Bernanke went to Congress, hat in hand, last wekk, and said, “I’m almost out of trump cards on the M1 front. Consider a stimulus”. Congress could have:

    a- resurrected the WPA and built a dam or two
    b- upped loan limits and hope that those Californians buy a car with their $500/month.

    …and you know how we love our cars

  • 4 Kevin Boer // Jan 25, 2008 at 8:53 am

    We sure do love our cars, and if I’m not mistaken we’re actually trying to disassemble some of our WPA-era dams!

    Still, this whole thing has the feeling of delaying the inevitable — bad mortgages coming home to roost — and sticking Mr. and Ms. Taxpayer with the bill.

    But, hey, gotta run — wanna check out those latest 2008 models at the local BMW dealership.

  • 5 Chris Iverson, Realtor // Jan 25, 2008 at 10:44 am

    Kevin and Brian -
    Sadly, I share your cynicism. While I’m sure the Senate and W. will jump on the bailout bandwagon, I assume there is a caveat in the bill about buyers needing to have a down payment or something. One of the issues with the current crisis is that borrowers have been able to get loans without putting in any of their own money (skin in the game). That makes it easy to walk away when the going gets tough.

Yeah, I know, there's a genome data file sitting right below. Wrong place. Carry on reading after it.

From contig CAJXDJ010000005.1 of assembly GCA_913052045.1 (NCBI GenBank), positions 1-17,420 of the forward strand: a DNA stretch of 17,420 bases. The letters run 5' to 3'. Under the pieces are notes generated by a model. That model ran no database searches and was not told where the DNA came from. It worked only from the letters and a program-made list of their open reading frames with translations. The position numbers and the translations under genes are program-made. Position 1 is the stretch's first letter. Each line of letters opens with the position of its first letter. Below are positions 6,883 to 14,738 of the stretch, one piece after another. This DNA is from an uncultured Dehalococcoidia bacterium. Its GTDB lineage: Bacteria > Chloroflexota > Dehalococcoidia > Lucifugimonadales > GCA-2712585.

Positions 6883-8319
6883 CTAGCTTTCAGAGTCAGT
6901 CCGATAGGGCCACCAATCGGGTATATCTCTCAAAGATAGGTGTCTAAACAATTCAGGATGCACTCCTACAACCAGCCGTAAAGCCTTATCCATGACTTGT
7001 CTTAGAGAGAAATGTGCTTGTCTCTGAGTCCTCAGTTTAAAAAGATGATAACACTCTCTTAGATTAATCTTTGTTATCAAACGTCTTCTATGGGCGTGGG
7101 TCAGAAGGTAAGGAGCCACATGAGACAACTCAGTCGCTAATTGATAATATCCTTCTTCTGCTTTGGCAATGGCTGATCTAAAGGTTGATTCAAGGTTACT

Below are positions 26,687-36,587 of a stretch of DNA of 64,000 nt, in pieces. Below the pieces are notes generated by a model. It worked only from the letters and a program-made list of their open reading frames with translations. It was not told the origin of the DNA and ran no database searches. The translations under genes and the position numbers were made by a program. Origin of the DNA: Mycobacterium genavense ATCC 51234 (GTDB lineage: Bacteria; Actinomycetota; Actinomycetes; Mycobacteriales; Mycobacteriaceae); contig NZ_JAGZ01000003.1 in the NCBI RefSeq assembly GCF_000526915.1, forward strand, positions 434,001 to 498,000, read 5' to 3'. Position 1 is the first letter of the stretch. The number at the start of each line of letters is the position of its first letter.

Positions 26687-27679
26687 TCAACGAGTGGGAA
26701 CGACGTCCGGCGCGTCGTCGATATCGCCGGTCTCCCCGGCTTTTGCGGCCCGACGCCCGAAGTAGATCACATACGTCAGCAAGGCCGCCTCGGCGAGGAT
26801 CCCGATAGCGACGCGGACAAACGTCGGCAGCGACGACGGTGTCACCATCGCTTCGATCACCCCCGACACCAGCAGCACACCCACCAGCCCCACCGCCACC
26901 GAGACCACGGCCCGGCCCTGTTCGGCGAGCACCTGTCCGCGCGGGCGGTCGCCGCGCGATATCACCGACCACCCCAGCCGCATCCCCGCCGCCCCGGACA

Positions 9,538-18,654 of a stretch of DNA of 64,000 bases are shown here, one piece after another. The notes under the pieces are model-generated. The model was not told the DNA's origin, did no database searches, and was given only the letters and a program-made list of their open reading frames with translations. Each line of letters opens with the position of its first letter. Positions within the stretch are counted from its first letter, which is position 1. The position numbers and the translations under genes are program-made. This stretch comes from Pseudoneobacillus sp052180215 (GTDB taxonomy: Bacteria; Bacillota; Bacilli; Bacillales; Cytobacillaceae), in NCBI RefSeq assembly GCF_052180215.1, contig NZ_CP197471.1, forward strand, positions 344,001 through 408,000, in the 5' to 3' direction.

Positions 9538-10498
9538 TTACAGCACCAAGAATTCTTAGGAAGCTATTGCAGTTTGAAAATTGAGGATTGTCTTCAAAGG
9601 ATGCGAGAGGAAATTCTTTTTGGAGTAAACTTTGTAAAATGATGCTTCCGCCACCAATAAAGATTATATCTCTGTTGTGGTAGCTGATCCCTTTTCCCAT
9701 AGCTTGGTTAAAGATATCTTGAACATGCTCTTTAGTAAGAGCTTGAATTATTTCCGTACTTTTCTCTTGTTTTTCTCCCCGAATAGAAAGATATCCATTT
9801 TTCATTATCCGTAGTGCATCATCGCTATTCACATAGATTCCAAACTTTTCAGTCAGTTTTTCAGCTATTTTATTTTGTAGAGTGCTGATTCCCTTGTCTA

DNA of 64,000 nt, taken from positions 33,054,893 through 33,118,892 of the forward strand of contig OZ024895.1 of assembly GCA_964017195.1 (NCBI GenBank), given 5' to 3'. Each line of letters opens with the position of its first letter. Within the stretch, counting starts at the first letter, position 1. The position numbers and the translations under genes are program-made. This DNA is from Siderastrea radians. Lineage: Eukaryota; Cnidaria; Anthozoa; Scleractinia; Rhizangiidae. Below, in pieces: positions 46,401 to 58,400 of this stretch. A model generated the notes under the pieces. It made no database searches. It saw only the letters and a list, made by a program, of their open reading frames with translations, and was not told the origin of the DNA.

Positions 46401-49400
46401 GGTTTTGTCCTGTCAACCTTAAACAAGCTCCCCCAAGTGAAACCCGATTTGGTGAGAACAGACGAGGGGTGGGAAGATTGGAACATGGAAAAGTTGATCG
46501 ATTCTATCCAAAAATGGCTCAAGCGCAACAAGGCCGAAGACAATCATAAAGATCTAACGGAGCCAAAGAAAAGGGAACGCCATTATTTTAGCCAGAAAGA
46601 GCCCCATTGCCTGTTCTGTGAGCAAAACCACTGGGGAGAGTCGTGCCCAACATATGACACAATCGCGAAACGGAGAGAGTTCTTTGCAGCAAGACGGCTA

BTW - The Wall Street Journal reports that the upper limit being proposed is up to $729K, not the $625K that Kevin used in his calculations. That means more money for BMW payments, maybe even a Jag!

  • 6 Chris Iverson, Realtor // Jan 25, 2008 at 10:54 am

    CORRECTION: There are two components, one covering loans to $625K, the other to $750K. Quoting the NY Times:

    In a nod to the mortgage market problems, the plan would allow Fannie Mae and Freddie Mac, the government-sponsored mortgage-finance companies, to buy loans up to $625,500, from the current $417,000 limit. The Federal Housing Administration would be able to insure home loans of up to $725,000, from the current $362,000 ceiling.

    The one-year increases would make it easier to obtain new mortgages or refinance loans in expensive markets.